Dana Point designer Mario Melendez has also modified the classic shirt for his Maji collection. He dropped the pleats, boosted the size of the embroidered roses and replaced conventional plastic buttons with mother-of-pearl or silver metal ones embossed with a Mayan symbol. The changes hiked the retail price to $55, but, says Melendez, "you get what you pay for--both in quality and originality."
Melendez, who remembers his father and grandfather in guayaberas, says he "was attracted to the essence of the shirt. People cherish aloha shirts, but these should be cherished too. They've been around a lot longer."
Exactly how long isn't known. Martha Vasquez, owner of Olverita's Village, an emporium on Olvera Street that stocks an impressive selection of costumes and clothing from Mexico, says the shirt dates back a century or so. The name derives from the Mayan guayabana, loosely translated as "throw over."
Yucatan is the only state that makes the authentic guayabera shirts, she says, "so people began calling them 'guayaberas' instead of just 'shirts.' "
She says that in the past, "status and wealth were determined by the number of pleats. The more, the better off you were."
Cloth, be it a cotton-poly blend, silk or linen, is still an indicator. The silk "Copacabana" model is also dubbed the "executive" or "presidential" style in Mexico and Cuba because of its frequent use by capitalist and political leaders.
Crossing Borders and
Adding Little Touches
The proximity of the Yucatan to Cuba meant an exchange of more than tourists and cuisine. Interest in guayaberas spread to wherever Latino men had to tolerate sultry weather, from Mexico City to Miami. Vasquez blames Spanish expats for taking it to the Philippines, where a similar-looking shirt without the embroidery is worn.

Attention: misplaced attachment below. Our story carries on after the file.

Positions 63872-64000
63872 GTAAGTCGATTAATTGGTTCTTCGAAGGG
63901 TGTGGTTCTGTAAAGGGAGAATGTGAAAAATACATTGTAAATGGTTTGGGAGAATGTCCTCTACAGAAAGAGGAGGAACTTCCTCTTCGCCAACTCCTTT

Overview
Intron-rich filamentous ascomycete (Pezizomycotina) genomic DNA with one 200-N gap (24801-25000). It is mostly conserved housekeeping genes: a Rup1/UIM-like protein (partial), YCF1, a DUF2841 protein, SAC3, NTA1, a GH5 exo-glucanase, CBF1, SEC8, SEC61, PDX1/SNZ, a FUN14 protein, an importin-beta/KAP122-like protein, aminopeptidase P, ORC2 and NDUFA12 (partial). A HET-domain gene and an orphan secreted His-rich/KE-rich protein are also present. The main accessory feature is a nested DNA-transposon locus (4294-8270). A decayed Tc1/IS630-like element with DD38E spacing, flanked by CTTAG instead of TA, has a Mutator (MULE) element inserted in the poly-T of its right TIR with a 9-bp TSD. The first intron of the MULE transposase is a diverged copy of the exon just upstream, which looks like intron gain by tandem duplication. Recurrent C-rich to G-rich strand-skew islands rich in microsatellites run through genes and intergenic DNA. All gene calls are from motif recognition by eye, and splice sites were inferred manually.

She says guayaberas produced in the Yucatan are identified by pin tucks folded from the fabric body of the shirt. Those made in Taiwan and Korea have the panel of pleats sewn on.
Olverita's offers guayaberas of every size, color, quality, price and style. There are shirts for infants and adult five-XL ("to accommodate larger bodies," confides Vasquez, who also takes measurements for custom orders). There are long-sleeved models intended for first communions and weddings. Sherbet shades and silhouettes cut for women's figures arrive for spring, and Vasquez is working with her factories to saturate the palette in special dark shades such as brick red and olive green.
Requests for darker shades are also made at popular vintage stores such as Jet Rag and its sister Slow, both in Los Angeles, which dyes lighter stock.
"People in Hollywood who are into trends want deeper colors," says Jet Rag manager Jetty Shima.
Vendors talk of repeat visitors who are collecting guayaberas and becoming savvy about quality and origin.
Joel Fitzpatrick of the Swell Store and brand in Los Angeles boasts a large personal collection, which includes the style embroidered with a chain-saw motif he introduced under his label four years ago.
"Even with guayaberas, you have to follow closely the trends," notes Vasquez, "because here in L.A. people love fashion."